Top Demo­crat warns Cin­tas against fir­ing il­le­gal im­mi­grants

The Washington Times Weekly - - National - By Jerry Seper

A Mis­sis­sippi Demo­crat in line to be­come chair­man of the House Home­land Se­cu­rity Com­mit­tee has warned the na­tion’s largest uni­form sup­plier it faces crim­i­nal charges if it fol­lows a White House pro­posal to recheck work­ers with mis­matched So­cial Se­cu­rity num­bers and fire those who can­not re­solve the dis­crep­ancy in 60 days.

Rep. Ben­nie Thompson said in a let­ter to Cin­tas Corp. it could be charged with “il­le­gal ac­tiv­i­ties in vi­o­la­tionof­s­tate­andfed­er­allaw”ifany of its 32,000 em­ploy­ees are ter­mi­nated be­cause they gave in­cor­rect So­cialSe­cu­ri­tynum­ber­sto­be­hired.

“I am deeply trou­bled by Cin­tas’ re­cent pol­icy change re­gard­ing the So­cial Se­cu­rity Ad­min­is­tra­tion’s ‘no match’ let­ters,” Mr. Thompson said in the Nov. 2 let­ter. “It is my un­der­stand­ing that hun­dreds of Cin­tas’ im­mi­grant work­ers have re­ceived th­ese let­ters. I am ex­tremely con­cerned about any po­ten­tially dis­crim­i­na­tory ac­tions tar­get­ing this com­mu­nity.”

In June, Pres­i­dent Bush pro­posed new guide­lines con­cern­ing “no-match” let­ters from the So­cial Se­cu­rity Ad­min­is­tra­tion, say­ing he wanted to make it eas­ier for em­ploy­ers to ver­ify work­ers’ el­i­gi­bil­ity and con­tinue to hold them ac­count­able for those they hire.

TheDepart­mentofHome­landSe­cu­rity fol­lowed up on that an­nounce­ment on Nov. 27, for­mally re­leas­ing new reg­u­la­tions to help busi­nesses com­ply with hir­ing re­quire­ments in­tended to re­duce the hir­ing of il­le­gal aliens—in­clud­ingset­ting­guide­lines for busi­nesses when han­dling “no­match” let­ters from the So­cial Se­cu­rity Ad­min­is­tra­tion.

The­p­ro­pose­dreg­u­la­tionis­sub­ject to a 60-day pub­lic com­ment pe­riod.

“Most busi­nesses want to do the right thing when it comes to em­ploy­ing le­gal work­ers,” said Home­land Se­cu­rity Sec­re­tary Michael Chertoff. “Th­ese new reg­u­la­tions will give U.S. busi­nesses the nec­es­sary tools to in­crease the like­li­hood that they are em­ploy­ing work­ers con­sis­tent with our laws.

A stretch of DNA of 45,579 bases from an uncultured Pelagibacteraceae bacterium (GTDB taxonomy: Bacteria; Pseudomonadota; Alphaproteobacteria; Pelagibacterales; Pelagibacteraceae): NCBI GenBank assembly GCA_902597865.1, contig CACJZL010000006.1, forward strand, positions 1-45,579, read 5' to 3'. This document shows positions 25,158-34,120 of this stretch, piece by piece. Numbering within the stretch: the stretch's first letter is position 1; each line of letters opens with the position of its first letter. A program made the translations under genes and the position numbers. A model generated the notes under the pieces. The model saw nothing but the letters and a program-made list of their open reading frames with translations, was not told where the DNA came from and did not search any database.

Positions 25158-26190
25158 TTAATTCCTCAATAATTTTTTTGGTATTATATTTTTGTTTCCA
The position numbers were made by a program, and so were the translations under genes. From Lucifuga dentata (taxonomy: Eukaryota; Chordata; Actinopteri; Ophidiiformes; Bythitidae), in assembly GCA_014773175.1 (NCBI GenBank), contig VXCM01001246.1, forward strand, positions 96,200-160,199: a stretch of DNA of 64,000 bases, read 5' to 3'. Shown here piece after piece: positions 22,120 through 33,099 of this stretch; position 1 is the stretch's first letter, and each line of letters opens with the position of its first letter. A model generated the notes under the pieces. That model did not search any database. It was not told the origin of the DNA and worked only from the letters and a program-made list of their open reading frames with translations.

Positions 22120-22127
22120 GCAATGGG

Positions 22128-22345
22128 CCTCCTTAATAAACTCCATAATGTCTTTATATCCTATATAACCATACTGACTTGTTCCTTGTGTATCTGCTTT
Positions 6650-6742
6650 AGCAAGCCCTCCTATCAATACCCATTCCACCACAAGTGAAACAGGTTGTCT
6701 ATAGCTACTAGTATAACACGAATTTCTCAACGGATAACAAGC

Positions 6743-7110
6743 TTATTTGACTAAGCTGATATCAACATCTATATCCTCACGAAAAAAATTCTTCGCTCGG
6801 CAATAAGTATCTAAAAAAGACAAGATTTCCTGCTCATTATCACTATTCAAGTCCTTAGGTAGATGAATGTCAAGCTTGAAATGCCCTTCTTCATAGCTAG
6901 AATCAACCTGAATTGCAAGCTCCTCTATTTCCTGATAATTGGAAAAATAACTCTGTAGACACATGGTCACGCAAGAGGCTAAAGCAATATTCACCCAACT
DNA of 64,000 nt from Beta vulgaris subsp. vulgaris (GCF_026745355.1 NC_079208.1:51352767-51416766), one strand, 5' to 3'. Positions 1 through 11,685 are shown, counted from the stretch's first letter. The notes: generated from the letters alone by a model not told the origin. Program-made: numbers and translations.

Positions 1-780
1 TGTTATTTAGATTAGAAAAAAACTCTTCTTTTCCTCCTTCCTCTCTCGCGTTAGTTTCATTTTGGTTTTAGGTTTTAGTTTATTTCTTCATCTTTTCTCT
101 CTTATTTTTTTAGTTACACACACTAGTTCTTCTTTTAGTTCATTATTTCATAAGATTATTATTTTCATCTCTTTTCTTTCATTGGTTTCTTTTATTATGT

“They also help us to iden­tify and pros­e­cute em­ploy­ers who are bla­tantly abus­ing our im­mi­gra­tion sys­tem.”

But Mr. Thompson called the “no-match” let­ters a threat to work­ers who fail to rever­ify their in­for­ma­tion and called Cin­tas’ ac­tions a “rash en­act­ment of a pro­posed DHS reg­u­la­tion.” He said that by im­ple­ment­ing “this in­com­plete reg­u­la­tion,” Cin­tas could be in vi­o­la­tion of fed­eral im­mi­gra­tion law.

Th­e­seven-term­con­gress­man­also said be­fore the pro­posal be­comes law, it must go through a rule-mak­ing process, “which could rad­i­cally change the reg­u­la­tion or kill it all to­gether.”

Cin­tas has is­sued let­ters to 400 em­ploy­eesin­fives­tat­estellingthem they­will­bein­def­i­nitely­sus­pendedif they can­not re­solve their mis­matched So­cial Se­cu­rity num­ber within 60 days.

“Cin­tas, like all em­ploy­ers, has a le­gal obli­ga­tion to en­sure all em­ploy­ees are legally au­tho­rized to work in theU.S.,”the­firm­said­i­nas­tate­ment. “Cin­tas has not ter­mi­nated any em­ploy­ees due to the So­cial Se­cu­rity mis­match­esand­plansto­con­tin­ueits pol­icy of plac­ing th­ese em­ploy­ees on in­def­i­nite leave un­til they pro­duce the re­quired doc­u­men­ta­tion.”

In his let­ter, Mr. Thompson said his “ap­pre­hen­sion” over the pro­posed pol­icy was echoed by the Equal Em­ploy­ment Op­por­tu­nity Com­mis­sion, which said the pro­pos­al­coul­dresultin“cir­cum­stances in which em­ploy­ers have in­cen­tives to take ac­tions that vi­o­late [. . . ] nondis­crim­i­na­tory pro­vi­sions.”

As Home­land Se­cu­rity Com­mit­tee chair­man, he would set the panel’sagenda.Ear­lier­inNovem­ber, he also said Democrats planned to “re­visit” leg­is­la­tion man­dat­ing 698 miles of fenc­ing on the U.S.-Mex­ico border and might seek to scrap the plan.

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